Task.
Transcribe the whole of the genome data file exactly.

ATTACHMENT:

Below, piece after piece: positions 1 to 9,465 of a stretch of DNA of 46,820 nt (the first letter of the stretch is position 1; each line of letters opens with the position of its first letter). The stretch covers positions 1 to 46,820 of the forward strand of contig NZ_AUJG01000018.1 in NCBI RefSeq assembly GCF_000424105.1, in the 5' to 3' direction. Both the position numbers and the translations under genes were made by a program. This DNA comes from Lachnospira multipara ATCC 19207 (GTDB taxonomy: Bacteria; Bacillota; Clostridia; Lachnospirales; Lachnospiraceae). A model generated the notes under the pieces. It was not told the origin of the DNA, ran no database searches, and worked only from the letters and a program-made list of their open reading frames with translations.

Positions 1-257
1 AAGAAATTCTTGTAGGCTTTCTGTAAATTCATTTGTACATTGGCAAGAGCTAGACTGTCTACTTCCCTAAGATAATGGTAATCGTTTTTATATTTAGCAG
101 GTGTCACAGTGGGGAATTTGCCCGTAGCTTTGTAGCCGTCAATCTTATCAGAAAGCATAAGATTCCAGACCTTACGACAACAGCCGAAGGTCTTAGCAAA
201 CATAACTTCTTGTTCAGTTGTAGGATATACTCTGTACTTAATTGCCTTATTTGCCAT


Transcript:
Below, piece after piece: positions 1 to 9,465 of a stretch of DNA of 46,820 nt (the first letter of the stretch is position 1; each line of letters opens with the position of its first letter). The stretch covers positions 1 to 46,820 of the forward strand of contig NZ_AUJG01000018.1 in NCBI RefSeq assembly GCF_000424105.1, in the 5' to 3' direction. Both the position numbers and the translations under genes were made by a program. This DNA comes from Lachnospira multipara ATCC 19207 (GTDB taxonomy: Bacteria; Bacillota; Clostridia; Lachnospirales; Lachnospiraceae). A model generated the notes under the pieces. It was not told the origin of the DNA, ran no database searches, and worked only from the letters and a program-made list of their open reading frames with translations.

Positions 1-257
1 AAGAAATTCTTGTAGGCTTTCTGTAAATTCATTTGTACATTGGCAAGAGCTAGACTGTCTACTTCCCTAAGATAATGGTAATCGTTTTTATATTTAGCAG
101 GTGTCACAGTGGGGAATTTGCCCGTAGCTTTGTAGCCGTCAATCTTATCAGAAAGCATAAGATTCCAGACCTTACGACAACAGCCGAAGGTCTTAGCAAA
201 CATAACTTCTTGTTCAGTTGTAGGATATACTCTGTACTTAATTGCCTTATTTGCCAT